Bill Clinton Defends His Foundation, Says No Wrongdoings

Lalit K Jha/Washington
Bill Clinton Defends His Foundation, Says No Wrongdoings

Former US President Bill Clinton today defended his not-for-profit charity foundation, arguing that it has not done anything "knowingly inappropriate" by taking money to influence any American government policy.

The assertion comes in the wake of recent allegations, mainly from Republican Party, that the foundation received foreign funding while his wife Hillary Clinton was a Senator and the Secretary of State.

The allegations include that the Clinton Foundation received money from Indian politician Amar Singh when Hillary was the New York Senator when the Senate discussed and passed the landmark India-US Civil Nuclear Bill in 2008.

"There is no doubt in my mind that we have never done anything knowingly inappropriate in terms of taking money to influence any kind of American government policy," Clinton told the NBC's Today's Show in an interview.

"That just hasn't happened," Clinton said, responding to charges that the Bill, Hillary and Chelsey Clinton Foundation received foreign funding to influence the positions held by Hillary.

The allegations are not new, but have surfaced afresh, courtesy the Republican Party, after Hillary Clinton announced her second presidential bid last month.

A book on these allegations is scheduled to be released tomorrow.

According to excerpts released by the publisher, the author of the book "Clinton's Cash" alleges that donations made by Indian politicians influenced Clinton's voting during the nuclear deal.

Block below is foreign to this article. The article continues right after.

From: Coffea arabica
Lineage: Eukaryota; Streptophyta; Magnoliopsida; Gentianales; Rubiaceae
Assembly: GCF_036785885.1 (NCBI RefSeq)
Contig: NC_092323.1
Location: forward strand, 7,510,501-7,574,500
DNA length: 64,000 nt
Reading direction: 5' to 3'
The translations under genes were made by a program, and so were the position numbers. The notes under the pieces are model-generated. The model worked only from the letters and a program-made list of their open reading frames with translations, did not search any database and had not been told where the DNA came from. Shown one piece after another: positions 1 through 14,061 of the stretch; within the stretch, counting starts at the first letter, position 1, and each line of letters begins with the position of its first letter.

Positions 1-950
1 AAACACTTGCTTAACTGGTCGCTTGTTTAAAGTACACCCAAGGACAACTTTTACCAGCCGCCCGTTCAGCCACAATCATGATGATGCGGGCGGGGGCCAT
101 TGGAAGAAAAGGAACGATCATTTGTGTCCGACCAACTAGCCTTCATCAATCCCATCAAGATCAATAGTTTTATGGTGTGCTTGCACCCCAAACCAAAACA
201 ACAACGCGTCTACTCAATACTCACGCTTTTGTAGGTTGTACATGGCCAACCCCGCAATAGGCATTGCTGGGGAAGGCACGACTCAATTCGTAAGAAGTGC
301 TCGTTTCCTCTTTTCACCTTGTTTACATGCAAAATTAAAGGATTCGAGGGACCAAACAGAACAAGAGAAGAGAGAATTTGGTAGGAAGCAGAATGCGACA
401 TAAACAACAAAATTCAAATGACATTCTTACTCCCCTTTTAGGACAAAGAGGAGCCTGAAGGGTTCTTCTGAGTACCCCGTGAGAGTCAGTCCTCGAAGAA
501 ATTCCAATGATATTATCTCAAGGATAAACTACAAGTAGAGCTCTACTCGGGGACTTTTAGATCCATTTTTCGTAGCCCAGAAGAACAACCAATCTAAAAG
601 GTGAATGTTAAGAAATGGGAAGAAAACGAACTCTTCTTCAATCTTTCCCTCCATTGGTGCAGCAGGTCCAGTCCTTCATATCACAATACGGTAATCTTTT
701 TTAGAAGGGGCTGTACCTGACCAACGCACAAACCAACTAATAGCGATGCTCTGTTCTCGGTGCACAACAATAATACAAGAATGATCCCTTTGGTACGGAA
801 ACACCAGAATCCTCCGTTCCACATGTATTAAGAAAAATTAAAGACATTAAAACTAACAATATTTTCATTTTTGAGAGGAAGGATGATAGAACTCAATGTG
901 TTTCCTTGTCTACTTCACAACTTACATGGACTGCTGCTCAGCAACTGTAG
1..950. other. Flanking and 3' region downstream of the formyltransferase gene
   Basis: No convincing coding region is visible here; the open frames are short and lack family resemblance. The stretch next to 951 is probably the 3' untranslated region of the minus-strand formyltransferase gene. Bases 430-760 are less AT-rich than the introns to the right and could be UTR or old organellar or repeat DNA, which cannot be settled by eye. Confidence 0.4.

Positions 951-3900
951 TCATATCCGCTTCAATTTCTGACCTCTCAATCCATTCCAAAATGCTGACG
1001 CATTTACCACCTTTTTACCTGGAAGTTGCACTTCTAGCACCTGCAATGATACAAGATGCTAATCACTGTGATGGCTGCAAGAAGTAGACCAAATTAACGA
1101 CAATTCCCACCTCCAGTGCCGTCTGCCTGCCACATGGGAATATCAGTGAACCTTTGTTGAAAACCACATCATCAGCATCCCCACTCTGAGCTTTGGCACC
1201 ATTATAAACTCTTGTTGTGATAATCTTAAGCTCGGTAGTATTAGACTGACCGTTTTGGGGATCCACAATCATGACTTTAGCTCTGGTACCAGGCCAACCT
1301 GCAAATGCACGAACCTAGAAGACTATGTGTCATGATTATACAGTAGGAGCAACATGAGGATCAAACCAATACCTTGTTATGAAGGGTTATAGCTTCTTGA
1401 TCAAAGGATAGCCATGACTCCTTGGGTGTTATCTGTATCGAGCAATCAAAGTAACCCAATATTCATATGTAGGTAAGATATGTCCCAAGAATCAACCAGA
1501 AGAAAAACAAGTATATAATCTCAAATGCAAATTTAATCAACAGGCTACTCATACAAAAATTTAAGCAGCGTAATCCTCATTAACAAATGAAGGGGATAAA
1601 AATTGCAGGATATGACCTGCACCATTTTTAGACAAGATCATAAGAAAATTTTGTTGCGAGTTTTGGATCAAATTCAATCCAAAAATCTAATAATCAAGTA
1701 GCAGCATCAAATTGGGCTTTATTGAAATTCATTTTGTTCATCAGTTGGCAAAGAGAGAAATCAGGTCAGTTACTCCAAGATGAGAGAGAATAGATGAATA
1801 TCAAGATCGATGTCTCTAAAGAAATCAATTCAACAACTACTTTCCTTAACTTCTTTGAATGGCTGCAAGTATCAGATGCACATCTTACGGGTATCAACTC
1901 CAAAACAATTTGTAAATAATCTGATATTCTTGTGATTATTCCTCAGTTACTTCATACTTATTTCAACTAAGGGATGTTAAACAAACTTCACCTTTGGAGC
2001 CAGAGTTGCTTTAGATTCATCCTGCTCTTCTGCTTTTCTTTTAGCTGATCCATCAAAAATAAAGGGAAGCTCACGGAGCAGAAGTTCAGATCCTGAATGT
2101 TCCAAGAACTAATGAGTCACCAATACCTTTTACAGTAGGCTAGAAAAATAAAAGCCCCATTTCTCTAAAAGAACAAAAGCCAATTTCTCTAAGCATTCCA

Clinton, who was also the co-Chair of the Senate India Caucus, had voted in favour of the bill.

The allegations have been denied by Hillary's office.

"'Clinton's Cash' is attempting to rewrite history to fit a pre-determined partisan narrative. It only takes a quick look at Hillary's actual voting record and statements to see that this conspiracy theory doesn't even come close to passing the smell test," Josh Schwerin, spokesperson of the Hillary's presidential campaign, told PTI.

Bill Clinton during the interview claimed there has been a "very concerted effort to bring the foundation down", and said he might even step down as its head if his wife is elected.

"I might if I were asked to do something in the public interest that I had an obligation to do. Or I might take less of an executive role," he said.

"But we'll cross that bridge when we come to it," he said.

In his first interview after the allegations resurfaced, the former president said he has no regrets about taking millions in foreign cash for his foundation -— even though the donations have caused a political headache for his wife as she tries to follow him into the Oval Office.

The Clinton Foundation's recent announced that it will only accept contributions from six Western governments in future.

Clinton said "that's no acknowledgment the old policy -— under which Saudi Arabia gave between USD 10 million and USD 25 million, for instance — was a mistake," NBC said.

Clinton said he is proud of the work of the foundation.

There has never been anything like the Clinton Global Initiative," he said, "where you've raised over USD 100 billion worth of stuff that helped 43 million people in 180 countries.

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